. . . And what percent of people do we encounter who are non-Jews seeking to convert to Judaism properly according to halakha (Jewish law)? . . . .

. . . And what percent of couples do we meet who once had been two non-observant secularists when they married, but now — ten or twenty years later — one wants to become Torah-observant while the spouse is holding him or her back? . . .

. . . And do we encounter people going through divorce, needing gittin (bills of divorce) that are being disrupted by recalcitrant and intransigent spouses? . . .

. . . And do we encounter people diagnosed with terminal diseases like cancer, needing incredible amounts of chizuk (encouragement) and reassurance just to go on? To do their chemo, overcome the psycholigical impact of their hair falling out, sitting for hours during infusions, living with bouts of nausea, doubting the time they have left? And what of their families and loved ones? . . .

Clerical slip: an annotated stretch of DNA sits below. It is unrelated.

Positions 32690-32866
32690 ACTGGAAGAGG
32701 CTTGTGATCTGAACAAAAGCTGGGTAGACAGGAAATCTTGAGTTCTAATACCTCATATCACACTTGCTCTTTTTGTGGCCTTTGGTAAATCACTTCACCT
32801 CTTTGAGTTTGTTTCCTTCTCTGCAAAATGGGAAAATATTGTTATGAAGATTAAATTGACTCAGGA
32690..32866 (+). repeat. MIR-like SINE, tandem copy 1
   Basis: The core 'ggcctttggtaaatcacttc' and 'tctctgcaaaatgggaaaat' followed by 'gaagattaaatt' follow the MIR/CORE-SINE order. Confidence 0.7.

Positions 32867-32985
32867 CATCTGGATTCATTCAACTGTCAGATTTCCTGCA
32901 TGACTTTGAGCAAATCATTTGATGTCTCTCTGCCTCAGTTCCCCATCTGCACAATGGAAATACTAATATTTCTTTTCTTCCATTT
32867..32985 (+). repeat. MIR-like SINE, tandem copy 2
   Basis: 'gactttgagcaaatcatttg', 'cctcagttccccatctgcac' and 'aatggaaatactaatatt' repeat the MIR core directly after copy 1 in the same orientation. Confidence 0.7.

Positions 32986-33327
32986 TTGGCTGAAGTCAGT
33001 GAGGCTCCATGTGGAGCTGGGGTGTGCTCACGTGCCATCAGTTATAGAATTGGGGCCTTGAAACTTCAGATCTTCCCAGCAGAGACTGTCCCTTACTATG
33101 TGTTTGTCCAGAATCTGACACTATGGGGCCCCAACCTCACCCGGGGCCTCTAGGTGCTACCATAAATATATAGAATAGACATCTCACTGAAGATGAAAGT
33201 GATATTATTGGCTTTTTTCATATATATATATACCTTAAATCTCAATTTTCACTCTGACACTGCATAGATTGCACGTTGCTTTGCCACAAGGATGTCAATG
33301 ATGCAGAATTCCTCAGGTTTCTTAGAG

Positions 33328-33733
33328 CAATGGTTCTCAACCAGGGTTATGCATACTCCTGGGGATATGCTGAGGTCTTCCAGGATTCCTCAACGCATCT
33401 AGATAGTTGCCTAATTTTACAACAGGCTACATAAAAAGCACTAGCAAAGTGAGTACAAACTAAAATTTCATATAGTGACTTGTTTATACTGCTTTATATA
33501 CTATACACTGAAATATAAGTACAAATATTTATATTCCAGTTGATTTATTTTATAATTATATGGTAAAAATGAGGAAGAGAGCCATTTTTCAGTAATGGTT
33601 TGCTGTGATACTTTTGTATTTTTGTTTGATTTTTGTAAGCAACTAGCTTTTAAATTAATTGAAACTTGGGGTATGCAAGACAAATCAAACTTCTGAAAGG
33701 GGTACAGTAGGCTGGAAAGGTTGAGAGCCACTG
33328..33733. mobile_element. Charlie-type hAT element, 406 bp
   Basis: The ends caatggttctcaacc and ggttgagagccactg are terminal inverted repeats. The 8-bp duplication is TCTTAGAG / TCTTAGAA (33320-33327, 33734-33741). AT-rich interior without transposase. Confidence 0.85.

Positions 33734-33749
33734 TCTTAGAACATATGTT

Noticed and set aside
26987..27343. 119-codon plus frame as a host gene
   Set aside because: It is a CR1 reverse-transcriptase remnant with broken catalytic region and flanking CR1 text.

. . . And people who have lost their jobs or incomes or never really have had enough income, and maybe never will, and face losing their homes or marriages for financial reasons? . . .

. . . And people with someone autistic in the family among their kids . . . or other illness? . . .

. . . And people with all kinds of other needs — physical, spiritual, emotional — that deserve and demand at least as much of our time and focus as do the LGBTQIA+ population who basically do not occupy much of our orbit?

We live in a world of chesed (kindness) and of so much goodness, but life includes pockets of hurt and pain. College professors and The Woke and “Influencers” throughout the social and cultural Left have decided that the “LGBTQIA+ cause” one of our society’s priority issues in this generation’s fight for what it considers social justice — along with the “oppressed victims” of “Palestine,” the Marxist-founded-and-based “Black Lives Matter” organization, the fight on campuses and in Ben & Jerry’s board rooms against “Zionist Apartheid,” and the need to defund police in America’s inner cities while securing rights for undocumented people who break into America illegally unlike the way my grandparents entered at Ellis Island.

No matter the personal cost, we must not allow others to coerce us to adopt their alien values and priorities.